While imaginations of disaster are intriguing, they can make it difficult to recognise disaster as something that lives amongst us. We are living in a time of persistent disaster, disaster is a condition of our society. The question then becomes whether we can consider disaster as a social construction, within a community, rather than entirely as an outside force or environmental phenomenon. This is where new forms of moving image may enter, to counter the traditional depictions of a future catastrophe by treating the environment as a character within, rather than a backdrop to, human spectacle. By avoiding disaster myths that can harmfully sway our reactions to catastrophe and the way we organise ourselves amidst it, these cinematic devices offer a more nuanced portrayal of disaster on screen.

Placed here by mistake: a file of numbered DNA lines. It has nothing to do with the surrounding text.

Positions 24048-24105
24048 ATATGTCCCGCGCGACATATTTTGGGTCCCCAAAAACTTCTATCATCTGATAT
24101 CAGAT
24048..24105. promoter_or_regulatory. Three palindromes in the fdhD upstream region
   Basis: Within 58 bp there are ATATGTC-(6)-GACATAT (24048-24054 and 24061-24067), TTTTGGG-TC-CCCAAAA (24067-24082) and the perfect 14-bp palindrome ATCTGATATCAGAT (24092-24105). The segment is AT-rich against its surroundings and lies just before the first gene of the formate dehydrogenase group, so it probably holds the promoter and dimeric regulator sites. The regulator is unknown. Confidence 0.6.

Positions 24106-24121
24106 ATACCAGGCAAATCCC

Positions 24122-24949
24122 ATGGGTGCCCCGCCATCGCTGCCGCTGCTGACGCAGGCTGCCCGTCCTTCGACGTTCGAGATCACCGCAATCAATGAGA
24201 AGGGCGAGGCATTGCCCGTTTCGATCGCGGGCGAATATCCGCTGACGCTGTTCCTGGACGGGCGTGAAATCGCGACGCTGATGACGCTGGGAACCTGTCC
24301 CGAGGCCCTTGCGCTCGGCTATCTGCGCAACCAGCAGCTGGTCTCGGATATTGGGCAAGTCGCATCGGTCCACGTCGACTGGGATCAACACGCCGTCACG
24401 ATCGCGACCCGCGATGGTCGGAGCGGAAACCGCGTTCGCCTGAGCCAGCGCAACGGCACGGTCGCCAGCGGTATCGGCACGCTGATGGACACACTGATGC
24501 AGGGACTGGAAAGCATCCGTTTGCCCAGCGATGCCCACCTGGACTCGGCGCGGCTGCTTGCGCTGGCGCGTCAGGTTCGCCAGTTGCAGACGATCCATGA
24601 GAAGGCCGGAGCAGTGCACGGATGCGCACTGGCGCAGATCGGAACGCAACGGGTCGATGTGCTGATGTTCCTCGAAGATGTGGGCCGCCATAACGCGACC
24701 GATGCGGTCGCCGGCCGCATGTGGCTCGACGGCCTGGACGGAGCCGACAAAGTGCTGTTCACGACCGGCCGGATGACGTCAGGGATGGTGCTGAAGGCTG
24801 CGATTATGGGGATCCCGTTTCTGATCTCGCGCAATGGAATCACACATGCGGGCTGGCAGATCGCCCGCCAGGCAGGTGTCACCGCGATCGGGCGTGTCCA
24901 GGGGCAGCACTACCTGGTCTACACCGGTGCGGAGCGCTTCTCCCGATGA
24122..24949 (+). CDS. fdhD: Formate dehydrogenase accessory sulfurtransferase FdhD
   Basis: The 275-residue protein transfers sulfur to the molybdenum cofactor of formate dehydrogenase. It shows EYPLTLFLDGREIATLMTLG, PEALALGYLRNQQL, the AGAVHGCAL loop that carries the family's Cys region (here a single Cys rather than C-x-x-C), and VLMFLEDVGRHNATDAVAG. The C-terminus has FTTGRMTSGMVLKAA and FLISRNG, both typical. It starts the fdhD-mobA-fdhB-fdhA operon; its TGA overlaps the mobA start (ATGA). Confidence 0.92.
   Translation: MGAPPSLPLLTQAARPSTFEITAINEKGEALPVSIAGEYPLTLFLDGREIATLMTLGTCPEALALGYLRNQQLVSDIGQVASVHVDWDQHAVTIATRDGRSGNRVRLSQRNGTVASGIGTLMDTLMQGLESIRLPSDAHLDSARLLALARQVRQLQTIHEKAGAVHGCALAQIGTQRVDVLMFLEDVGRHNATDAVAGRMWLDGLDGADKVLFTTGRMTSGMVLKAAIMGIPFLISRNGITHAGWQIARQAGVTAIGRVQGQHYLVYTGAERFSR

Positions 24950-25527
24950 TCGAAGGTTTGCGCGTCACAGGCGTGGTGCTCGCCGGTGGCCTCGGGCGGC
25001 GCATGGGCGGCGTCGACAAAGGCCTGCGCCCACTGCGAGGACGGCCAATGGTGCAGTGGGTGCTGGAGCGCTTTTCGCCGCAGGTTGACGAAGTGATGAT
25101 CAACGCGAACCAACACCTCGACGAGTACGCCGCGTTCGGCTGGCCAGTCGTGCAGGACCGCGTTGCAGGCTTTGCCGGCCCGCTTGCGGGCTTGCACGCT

I will be categorising these new portrayals of disaster in films under the very recently concocted genre: Non-hyperbolic disaster films. Dissimilar to the Blockbuster depiction of the disaster, Non-hyperbolic disaster films may have a fixed point of view, irregular shot lengths, a focus on stillness, and emphasis on non-human characters. The non-hyperbolic relates to disaster as a contemporary condition in society rather than a future armageddon scale event. It can be as banal as new infrastructure that obstructs a view, a leak in the ceiling or introducing an invasive plant to a garden. By re-imagining the genre of the disaster film and locating disaster themes in Non-hyperbolic disaster cinema, we can begin to free the narrative of disaster from futurology, spectacle, and singularity, as it serves little purpose to our contemporary catastrophic moment.